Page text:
Arizona Public Safety Personnel Retirement System, Phoenix, committed up to $80 million to StepStone to manage in secondary private equity and venture capital, and $40 million to Stone Point Capital Trident V fund, which will invest in firms that provide global financial services, confirmed Jim Hacking, administrator of the $5.9 billion system.
Also, convertibles manager Waterstone Capital Management was hired to run $40 million in its market neutral fund. Funding for the move will come from reducing equities; no managers will be terminated.
As of Sept. 30, the system's asset allocation was 35.7% U.S. equities, 20.6% non-U.S. equities, 18.5% fixed income, 8.7% real estate, 7.5% credit opportunities, 4% real assets, 3.1% private equity and 1.9% short-term investments.
Health Industry Plan, Sydney, hired Tribeca Investment Partners to manage a A$35 million (US$32 million) active extension portfolio, according to Investment & Technology newspaper.
Tribeca replaces SSgA; the A$550 million fund also has a long/short mandate with BGI.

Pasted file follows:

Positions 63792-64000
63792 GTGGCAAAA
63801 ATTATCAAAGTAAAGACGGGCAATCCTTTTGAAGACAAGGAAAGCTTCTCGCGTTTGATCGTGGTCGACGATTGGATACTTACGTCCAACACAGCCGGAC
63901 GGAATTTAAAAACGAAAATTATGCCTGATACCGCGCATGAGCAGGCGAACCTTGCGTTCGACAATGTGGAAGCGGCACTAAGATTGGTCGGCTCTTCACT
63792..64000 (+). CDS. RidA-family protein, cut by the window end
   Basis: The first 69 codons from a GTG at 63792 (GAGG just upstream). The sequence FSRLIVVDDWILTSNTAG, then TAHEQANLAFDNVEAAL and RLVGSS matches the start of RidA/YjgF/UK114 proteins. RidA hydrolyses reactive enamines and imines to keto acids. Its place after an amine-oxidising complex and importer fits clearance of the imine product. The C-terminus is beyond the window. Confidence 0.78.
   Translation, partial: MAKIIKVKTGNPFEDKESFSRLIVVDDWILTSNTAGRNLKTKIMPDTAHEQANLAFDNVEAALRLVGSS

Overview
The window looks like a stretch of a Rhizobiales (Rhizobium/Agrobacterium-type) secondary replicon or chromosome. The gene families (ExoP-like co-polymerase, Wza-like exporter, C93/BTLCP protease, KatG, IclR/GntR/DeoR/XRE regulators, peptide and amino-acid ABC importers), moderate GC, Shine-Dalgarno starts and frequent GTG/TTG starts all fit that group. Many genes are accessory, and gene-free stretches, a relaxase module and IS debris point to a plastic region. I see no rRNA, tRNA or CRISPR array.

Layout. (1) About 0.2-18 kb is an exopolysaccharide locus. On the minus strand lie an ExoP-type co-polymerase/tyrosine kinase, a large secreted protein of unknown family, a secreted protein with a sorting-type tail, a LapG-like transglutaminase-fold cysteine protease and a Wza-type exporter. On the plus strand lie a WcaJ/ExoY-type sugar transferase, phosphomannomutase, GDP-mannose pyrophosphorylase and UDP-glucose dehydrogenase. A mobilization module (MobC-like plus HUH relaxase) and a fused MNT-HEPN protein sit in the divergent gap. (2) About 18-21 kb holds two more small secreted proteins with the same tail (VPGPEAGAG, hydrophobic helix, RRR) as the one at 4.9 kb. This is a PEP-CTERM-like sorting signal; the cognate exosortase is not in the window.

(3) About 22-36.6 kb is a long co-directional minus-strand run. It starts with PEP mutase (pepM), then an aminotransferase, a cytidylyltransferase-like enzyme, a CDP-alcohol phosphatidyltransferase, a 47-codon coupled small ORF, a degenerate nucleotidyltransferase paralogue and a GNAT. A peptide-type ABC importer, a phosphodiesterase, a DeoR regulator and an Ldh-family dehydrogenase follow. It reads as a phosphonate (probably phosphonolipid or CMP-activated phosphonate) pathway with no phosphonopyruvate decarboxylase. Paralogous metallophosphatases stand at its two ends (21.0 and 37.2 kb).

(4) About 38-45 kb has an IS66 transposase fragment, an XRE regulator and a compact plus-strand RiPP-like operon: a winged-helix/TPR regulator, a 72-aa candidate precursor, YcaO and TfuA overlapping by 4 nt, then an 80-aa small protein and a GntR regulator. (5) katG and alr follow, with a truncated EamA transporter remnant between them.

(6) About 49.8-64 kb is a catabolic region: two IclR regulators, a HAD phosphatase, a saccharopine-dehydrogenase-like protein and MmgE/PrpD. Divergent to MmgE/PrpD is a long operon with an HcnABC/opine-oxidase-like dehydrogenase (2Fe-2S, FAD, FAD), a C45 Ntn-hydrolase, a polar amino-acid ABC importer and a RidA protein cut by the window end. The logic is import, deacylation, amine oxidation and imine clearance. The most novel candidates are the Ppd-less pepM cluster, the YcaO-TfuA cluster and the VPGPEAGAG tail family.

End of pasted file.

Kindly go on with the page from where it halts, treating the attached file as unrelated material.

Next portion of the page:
Ross Bernays, the plan's CEO, said he thought Tribeca was better suited to take advantage of a return to market “normality” and it would better complement its existing long/short equities exposure.
JANA is the fund's investment consultant.
John Hancock Annuities hired DSM Capital Partners as subadviser of its $97 million M Fund Turner Core Growth offering, replacing Turner Investment Partners, according to an SEC filing.
The fund's name was changed to the M Large Cap Growth Fund.
Hancock spokeswoman Beth McGoldrick wasn't immediately available for comment. A spokesman for Turner declined to comment.
Los Angeles Fire & Police Pension System committed $10 million to venture capital fund Angeleno Investors III, said Michael A. Perez, general manager of the $12.58 billion system.
Angeleno III, which has a $250 million target, expects to invest in U.S. alternative energy and clean technology, according to a report to the board by Daren C. Perlstein, LAFPP investment officer.